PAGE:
Factual error: Approximately 2 hours and 10 minutes into the "restored" full-length video version, there's a birthday party for little Lisa Dickinson, and the Alamo defenders sing "Happy Birthday" to her. The Alamo battle happened in 1836. According to David Ewen's "All the Years of American Popular Music," the song "Happy Birthday to You" was composed and copyrighted by sisters Patty and Mildred J. Hill, first as "Good Morning to All," in 1893.
Factual error: The movie's opening scene manages to get wrong almost every historical detail except the names. Sam Houston was never in San Antonio with Colonels Neill, Travis, and Bowie. Then-governor Henry Smith - not General Houston - made Travis a colonel (in December). Bowie did a lot of drinking and carousing, but that never caused him to be demoted or to lose a command. Bowie did marry into the Mexican aristocracy, and he acquired a lot of land, but it would have been ridiculous for Travis to therefore doubt his loyalty to the rebellion. Bowie was one of the rebellion's best-known firebrands and had just taken San Antonio from the Mexicans.
Factual error: When Bowie first walks into the chapel, you can see all the way back to the eastern wall. By this time, there would have been a dirt ramp leading up to two 12-pound cannon that overlooked the wall. In the same scene, the doorway to Bowie's left is where the powder magazine would have been, and to the right is where the women and children were. In the movie, these uses for the rooms are reversed.
Factual error: When the scout comes in and describes a huge cannon the Mexicans have, there are actually two mistakes, one of continuity and one historical. The continuity mistake involves the powder horn the scout is wearing. When you first see him it is facing with the tip one direction. The scene then cuts to Bowie. When it cuts back to the scout again the powder horn is turned the opposite direction. The historical mistake involves the cannon itself. The largest cannon used in the battle was in possession of the Alamo defenders. Santa Anna brought only small field pieces on the winter march from Mexico. (00:30:00)
Factual error: Bowie's wife had died in 1833, and from cholera, not plague. Her two sisters actually joined Bowie in the Alamo.
Factual error: When Crockett and Bowie discover Sande's powder and weapons cache, Davy picks one up and exclaims, "Rifles!" In fact, those are smoothbore military muskets, possibly British pattern, French pattern, Spanish Model 1807, or Springfield Model 1822, and only the British army had rifle regiments. Davy, being a rifleman would never mistake a musket for a rifle.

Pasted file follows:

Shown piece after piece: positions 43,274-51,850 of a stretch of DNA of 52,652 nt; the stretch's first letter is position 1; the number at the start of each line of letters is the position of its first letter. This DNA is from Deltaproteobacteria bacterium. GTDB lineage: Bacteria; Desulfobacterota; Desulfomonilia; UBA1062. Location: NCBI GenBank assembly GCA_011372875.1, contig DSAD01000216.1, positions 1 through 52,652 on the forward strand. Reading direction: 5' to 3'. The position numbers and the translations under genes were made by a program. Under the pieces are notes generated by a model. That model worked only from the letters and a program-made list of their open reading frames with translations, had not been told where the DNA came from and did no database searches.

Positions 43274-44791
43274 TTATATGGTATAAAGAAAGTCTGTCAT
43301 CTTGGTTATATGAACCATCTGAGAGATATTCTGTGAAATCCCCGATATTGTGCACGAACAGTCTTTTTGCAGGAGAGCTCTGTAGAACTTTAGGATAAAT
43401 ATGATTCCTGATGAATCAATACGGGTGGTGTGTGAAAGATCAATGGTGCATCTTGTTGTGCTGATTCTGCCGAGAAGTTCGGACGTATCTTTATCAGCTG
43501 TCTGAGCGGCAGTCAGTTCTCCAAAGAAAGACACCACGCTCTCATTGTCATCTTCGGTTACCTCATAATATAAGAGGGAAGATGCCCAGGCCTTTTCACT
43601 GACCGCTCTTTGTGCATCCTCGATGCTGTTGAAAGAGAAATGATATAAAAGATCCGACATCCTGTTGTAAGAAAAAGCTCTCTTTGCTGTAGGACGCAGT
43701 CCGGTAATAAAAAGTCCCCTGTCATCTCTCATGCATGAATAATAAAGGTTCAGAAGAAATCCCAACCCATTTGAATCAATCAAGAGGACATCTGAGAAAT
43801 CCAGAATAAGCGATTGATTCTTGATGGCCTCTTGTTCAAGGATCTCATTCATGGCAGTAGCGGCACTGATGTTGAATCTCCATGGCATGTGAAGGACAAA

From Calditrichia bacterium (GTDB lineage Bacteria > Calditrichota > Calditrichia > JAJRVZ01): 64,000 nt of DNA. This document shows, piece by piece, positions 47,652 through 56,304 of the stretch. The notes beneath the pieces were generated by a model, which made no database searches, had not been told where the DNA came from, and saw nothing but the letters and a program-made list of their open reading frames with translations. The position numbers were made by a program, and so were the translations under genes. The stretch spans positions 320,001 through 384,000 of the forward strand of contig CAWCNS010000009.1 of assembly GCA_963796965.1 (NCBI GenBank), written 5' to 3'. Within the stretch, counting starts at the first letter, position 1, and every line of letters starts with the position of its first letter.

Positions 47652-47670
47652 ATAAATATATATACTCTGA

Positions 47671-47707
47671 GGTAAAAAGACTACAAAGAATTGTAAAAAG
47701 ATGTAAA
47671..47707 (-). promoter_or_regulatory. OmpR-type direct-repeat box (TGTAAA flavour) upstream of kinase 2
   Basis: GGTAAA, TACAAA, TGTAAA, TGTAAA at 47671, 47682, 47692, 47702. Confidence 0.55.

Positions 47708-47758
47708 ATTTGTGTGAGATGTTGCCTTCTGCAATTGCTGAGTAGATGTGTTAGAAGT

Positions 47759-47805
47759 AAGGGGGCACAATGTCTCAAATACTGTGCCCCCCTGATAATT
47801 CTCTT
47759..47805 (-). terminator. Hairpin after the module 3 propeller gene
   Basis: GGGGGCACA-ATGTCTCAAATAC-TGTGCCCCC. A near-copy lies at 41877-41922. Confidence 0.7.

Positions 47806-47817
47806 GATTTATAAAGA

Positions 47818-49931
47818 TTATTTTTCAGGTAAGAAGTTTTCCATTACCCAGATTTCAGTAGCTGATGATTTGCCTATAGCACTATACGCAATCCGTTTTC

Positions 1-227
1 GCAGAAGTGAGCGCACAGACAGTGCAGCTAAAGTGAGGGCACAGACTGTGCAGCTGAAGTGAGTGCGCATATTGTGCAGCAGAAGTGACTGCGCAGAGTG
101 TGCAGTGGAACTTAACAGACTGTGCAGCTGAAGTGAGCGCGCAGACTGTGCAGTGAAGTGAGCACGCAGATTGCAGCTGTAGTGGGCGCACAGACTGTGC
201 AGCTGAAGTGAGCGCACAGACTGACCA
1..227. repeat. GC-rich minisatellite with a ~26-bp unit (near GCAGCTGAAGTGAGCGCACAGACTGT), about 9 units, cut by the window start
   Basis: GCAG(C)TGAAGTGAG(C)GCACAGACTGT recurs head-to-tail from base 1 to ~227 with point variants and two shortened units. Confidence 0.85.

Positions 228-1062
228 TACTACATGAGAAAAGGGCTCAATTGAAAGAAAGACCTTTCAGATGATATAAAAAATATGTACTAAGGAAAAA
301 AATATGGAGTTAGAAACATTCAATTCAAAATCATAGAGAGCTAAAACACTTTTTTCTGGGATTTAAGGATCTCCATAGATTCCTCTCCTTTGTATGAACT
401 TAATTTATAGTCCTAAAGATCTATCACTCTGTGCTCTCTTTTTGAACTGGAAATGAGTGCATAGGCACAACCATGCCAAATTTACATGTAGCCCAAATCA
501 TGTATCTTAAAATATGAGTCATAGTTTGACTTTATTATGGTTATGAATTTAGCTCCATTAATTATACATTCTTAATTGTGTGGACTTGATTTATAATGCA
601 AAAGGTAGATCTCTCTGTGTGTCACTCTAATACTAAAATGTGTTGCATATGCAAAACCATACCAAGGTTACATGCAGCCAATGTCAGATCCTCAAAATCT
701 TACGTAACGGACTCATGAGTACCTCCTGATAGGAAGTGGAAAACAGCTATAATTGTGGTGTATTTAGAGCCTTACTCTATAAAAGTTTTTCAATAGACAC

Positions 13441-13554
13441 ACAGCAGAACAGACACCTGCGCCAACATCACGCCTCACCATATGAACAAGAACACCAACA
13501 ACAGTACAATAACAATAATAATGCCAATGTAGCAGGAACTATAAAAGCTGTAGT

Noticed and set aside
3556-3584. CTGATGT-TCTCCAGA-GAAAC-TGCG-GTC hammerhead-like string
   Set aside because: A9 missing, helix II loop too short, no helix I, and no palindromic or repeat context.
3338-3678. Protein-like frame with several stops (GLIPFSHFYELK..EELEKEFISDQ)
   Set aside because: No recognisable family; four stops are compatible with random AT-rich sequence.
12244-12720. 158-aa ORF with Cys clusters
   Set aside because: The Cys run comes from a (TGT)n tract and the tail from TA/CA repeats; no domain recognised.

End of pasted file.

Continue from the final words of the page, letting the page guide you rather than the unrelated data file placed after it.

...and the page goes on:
Factual error: Travis never took his orders from Houston, and Bowie never took his orders from Travis. Colonel Neill (not Houston) left Travis in charge at San Antonio while he went on a 20-day furlough to be with his family - not to go north with Houston (since Houston wasn't there to begin with). Travis then rashly asked the militia to elect a leader, and they chose Bowie. Eventually the two agreed to share command, Travis over the regulars and the volunteer cavalry, Bowie over the garrison volunteers. By February 24th, however, Bowie was very ill (probably with typhoid) and was bedridden for the rest of the siege, leaving Travis as the de facto commander. In the movie, he isn't confined to his bed until the final assault, and then as the result of a wound.
Factual error: The final assault began before dawn, around 5:00 in the morning. Travis was killed almost immediately by a shot in the head.
Factual error: The facade of the chapel is slightly anachronistic: the two upper windows were not added until the 1840's, and the top was more level - for the movie, it was deliberately distorted to suggest the famous hump by which people recognize the Alamo today. The chapel itself was built to scale, but the rest of the compound is about 75% as big as the original - otherwise, the Alamo compound is generally quite accurate.
Factual error: Sam Houston twice places San Antonio on the Rio Grande (once he calls it the "Rio Bravo," which is the Mexican name for the same river). But San Antonio is on the San Antonio River, about 150 miles from the Rio Grande. Travis likewise seems to have a shaky grasp of geography. When he is explaining the situation to Crockett, he makes an "X" in the dirt and says that that's Santa Anna. Then he makes a line to represent the Sabine River. On the opposite side of the line, he makes another "X," to represent Houston. Then he jabs his sword into the dirt and says, "Somewhere in between . . . is the Alamo." His little map puts both Houston and the Alamo somewhere in Louisiana.
Factual error: Houston sent Bowie to San Antonio with orders to blow up the Alamo and withdraw to Gonzales. It was Bowie's idea (not Travis's) to stay and fortify the Alamo.
Factual error: Colonel Fannin's men were massacred after the siege of the Alamo, not before. The most likely reason Fannin never got to the Alamo with reinforcements was simply that he didn't have any supply wagons
Factual error: Travis calls Susannah Dickinson his "cousin." They were not related. And Susannah would have been about 15 years old, with black hair, while her daughter, Angelina, was about 15 months.